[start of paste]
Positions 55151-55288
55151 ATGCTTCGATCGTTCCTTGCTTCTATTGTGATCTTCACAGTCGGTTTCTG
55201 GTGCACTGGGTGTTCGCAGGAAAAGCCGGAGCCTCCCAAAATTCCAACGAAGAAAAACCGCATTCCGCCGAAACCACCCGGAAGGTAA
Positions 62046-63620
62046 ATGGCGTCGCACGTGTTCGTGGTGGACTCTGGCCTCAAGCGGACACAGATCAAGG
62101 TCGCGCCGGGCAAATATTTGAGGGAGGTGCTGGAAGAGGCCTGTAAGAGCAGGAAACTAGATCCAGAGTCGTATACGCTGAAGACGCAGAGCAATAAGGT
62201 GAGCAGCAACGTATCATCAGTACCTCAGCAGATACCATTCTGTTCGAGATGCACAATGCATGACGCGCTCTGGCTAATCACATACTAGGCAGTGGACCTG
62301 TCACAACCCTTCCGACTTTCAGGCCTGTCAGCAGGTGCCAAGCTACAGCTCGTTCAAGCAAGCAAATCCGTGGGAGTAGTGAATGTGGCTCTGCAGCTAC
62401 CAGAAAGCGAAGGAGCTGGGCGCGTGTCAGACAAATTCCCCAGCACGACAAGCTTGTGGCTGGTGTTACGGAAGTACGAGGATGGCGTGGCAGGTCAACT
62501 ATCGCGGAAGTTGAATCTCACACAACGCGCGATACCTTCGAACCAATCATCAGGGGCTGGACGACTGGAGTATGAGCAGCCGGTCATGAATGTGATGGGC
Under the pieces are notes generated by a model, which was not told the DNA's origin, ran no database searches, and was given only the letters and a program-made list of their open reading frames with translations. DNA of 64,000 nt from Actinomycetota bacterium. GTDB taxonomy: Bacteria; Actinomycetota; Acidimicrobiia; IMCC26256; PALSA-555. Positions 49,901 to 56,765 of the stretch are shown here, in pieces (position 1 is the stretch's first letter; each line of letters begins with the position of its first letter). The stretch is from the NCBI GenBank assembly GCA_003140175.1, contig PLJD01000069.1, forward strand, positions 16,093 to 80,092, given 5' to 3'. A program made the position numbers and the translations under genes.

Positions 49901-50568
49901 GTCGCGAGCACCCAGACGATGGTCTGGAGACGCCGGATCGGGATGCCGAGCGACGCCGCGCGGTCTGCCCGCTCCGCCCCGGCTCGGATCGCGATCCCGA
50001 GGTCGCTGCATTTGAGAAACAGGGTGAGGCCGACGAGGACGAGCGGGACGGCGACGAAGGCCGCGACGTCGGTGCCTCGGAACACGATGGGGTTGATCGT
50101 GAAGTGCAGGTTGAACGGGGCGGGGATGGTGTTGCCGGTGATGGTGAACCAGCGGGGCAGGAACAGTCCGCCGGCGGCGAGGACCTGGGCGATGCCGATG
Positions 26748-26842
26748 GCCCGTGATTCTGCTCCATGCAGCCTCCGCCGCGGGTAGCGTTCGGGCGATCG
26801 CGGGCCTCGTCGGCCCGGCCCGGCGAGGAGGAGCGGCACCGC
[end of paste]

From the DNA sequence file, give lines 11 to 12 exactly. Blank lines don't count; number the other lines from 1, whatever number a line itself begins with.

Under the pieces are notes generated by a model, which was not told the DNA's origin, ran no database searches, and was given only the letters and a program-made list of their open reading frames with translations. DNA of 64,000 nt from Actinomycetota bacterium. GTDB taxonomy: Bacteria; Actinomycetota; Acidimicrobiia; IMCC26256; PALSA-555. Positions 49,901 to 56,765 of the stretch are shown here, in pieces (position 1 is the stretch's first letter; each line of letters begins with the position of its first letter). The stretch is from the NCBI GenBank assembly GCA_003140175.1, contig PLJD01000069.1, forward strand, positions 16,093 to 80,092, given 5' to 3'. A program made the position numbers and the translations under genes.

Positions 49901-50568